Gilad Shainer: Correct. I think there are three or four main things that you need to achieve in order to be able to bring those Ai workloads or to create the algorithms that you can you use to find better insights and information that you collect. First one is through Ai, you need the biggest pipes in order to move those giant amount of data in order to create those Ai software algorithms. That’s one thing. Latency is important because you need to drive things faster. RDMA is one of the key technology that enables to increase the efficiency of moving data, reducing CPU overhead. And by the way, now, there’s all of the Ai frameworks that exist out there, supports RDMA as a default element within the framework itself.

And the last part which will be coming very, very critical is the technology that called SHARP which is scalable, hierarchical, aggregation, and reduction protocol. SHARP is part of the in-network computing capabilities. It’s a technology that actually enable to analyze data wherever the data is. And what SHARP does in a very simple description. It’s enables to do data aggregation on data reduction on the network level instead of moving the data all the way to the endpoint before it can do that operation. And SHARP enables to reduce latencies dramatically. So if a data aggregation process it takes tens of microseconds so even get closer to hundreds of microseconds by withdrawing that on the software side or on the CPU side, you can actually reduce that time to four microseconds when you run it on the network. So that’s a dramatic reduction of time and even more than that Ai or this CPU deep learning frameworks, it’s all about of data reduction. Data reduction is the main part of it. And today, the frameworks are using elements or entities that called parameter servers that work. And actually, by bringing SHARP into the network, it replaces a lot of servers by doing the same aggregation element within the network and doing that much, much faster. So we start doing some first testing on one intensive flow. For example, utilizing the SHARP capability. And we’re seeing 20 and above percent of performance improvement for those Ai workloads.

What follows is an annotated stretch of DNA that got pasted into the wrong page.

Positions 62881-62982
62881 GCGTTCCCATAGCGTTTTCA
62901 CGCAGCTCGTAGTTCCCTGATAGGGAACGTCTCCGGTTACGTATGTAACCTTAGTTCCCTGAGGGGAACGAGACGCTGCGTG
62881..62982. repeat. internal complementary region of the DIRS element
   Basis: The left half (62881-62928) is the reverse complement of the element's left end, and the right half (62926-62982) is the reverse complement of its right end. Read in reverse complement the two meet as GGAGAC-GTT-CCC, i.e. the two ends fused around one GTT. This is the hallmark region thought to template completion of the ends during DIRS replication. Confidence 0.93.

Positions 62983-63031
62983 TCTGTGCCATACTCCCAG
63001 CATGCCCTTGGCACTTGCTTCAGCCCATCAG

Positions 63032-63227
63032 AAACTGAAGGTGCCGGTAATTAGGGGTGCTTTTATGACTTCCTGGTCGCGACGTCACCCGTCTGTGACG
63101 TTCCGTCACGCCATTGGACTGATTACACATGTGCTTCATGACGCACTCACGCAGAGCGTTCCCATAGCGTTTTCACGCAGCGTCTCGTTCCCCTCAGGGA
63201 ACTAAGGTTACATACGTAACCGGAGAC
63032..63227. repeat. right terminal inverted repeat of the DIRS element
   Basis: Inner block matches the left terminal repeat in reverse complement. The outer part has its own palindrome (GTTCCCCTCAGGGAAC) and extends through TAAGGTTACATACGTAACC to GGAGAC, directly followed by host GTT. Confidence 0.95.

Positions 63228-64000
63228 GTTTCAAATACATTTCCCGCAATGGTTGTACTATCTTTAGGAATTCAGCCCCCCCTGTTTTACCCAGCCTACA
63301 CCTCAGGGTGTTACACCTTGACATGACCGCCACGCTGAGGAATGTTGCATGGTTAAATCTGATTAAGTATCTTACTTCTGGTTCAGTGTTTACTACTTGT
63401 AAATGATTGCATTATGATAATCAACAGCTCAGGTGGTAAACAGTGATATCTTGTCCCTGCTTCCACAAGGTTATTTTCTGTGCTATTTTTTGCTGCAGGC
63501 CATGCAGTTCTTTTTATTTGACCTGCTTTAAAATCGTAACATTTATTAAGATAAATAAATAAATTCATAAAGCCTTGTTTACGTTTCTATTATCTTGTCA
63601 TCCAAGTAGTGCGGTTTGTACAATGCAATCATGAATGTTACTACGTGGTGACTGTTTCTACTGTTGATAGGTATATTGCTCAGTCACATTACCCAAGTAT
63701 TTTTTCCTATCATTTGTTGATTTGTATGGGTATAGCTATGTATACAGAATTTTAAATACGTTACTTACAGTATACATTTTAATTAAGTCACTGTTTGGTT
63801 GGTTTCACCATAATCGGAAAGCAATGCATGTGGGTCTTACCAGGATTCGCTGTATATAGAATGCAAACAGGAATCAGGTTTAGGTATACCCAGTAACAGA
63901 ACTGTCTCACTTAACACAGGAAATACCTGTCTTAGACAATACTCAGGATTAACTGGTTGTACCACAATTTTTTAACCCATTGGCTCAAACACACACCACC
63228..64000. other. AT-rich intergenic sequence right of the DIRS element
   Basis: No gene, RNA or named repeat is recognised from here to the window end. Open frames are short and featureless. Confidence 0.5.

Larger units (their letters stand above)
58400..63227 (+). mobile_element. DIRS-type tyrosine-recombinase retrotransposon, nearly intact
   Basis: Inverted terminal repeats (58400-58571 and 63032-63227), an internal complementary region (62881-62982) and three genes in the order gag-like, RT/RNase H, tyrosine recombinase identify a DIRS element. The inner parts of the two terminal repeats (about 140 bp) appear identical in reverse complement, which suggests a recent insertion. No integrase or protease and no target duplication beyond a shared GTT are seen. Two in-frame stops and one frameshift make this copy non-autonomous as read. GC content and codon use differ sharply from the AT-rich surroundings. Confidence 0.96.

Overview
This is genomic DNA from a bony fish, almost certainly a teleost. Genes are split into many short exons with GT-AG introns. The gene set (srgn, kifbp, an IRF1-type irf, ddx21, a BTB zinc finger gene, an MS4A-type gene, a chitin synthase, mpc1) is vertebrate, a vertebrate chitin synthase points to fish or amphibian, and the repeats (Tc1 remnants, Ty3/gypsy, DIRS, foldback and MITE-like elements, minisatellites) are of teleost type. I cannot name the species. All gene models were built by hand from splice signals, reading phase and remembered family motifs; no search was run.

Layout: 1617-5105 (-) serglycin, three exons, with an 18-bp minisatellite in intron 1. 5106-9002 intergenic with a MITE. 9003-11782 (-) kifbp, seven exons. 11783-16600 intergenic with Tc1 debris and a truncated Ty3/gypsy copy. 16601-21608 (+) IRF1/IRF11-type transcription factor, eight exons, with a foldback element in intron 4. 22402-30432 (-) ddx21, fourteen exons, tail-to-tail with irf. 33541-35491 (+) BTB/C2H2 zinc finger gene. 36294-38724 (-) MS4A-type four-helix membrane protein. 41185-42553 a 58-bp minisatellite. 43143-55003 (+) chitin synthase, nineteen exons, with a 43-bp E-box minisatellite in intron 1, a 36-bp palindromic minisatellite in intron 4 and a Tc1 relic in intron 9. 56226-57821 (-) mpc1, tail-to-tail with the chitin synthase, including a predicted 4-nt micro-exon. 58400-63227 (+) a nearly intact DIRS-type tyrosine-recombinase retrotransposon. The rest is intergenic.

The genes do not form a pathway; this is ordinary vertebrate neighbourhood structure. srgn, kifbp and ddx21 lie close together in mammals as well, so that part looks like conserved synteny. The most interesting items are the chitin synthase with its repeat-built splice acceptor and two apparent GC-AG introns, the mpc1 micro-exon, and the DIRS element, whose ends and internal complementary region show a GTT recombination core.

insideHPC: Gilad, it’s exciting to see this come together and looking forward to seeing exascale Ai coming in the near future.

Gilad Shainer: Well, there is a lot of activity now in the world, and I think that the HPC market is fueled by the rest of exascale worldwide. And InfiniBand is actually one of the leading network options toward exascale.

I’ll give you one example. The recent InfiniBand technology out there is HDR InfiniBand that drives 200 gigabyte per second. And because it’s flexible, it can build different types of topologies. You actually set it up yourself or make yourself ready for the exascale. So today, if you’re taking the HDR technology with just three hops between switch infrastructures, you can build a compute data centers that can go with just those three hops to connect more than 160,000 endpoints, right? And then, if you look on the upcoming generation of InfiniBand which is NDR InfiniBand that when they’re ready to go 400 gigagyte per second per port, that will enable to connect more than a million endpoints with just three switch-offs connections, all right? So it’s a technology that enables all the large supercomputers of today and that’s the best technology that could enable the exascale generation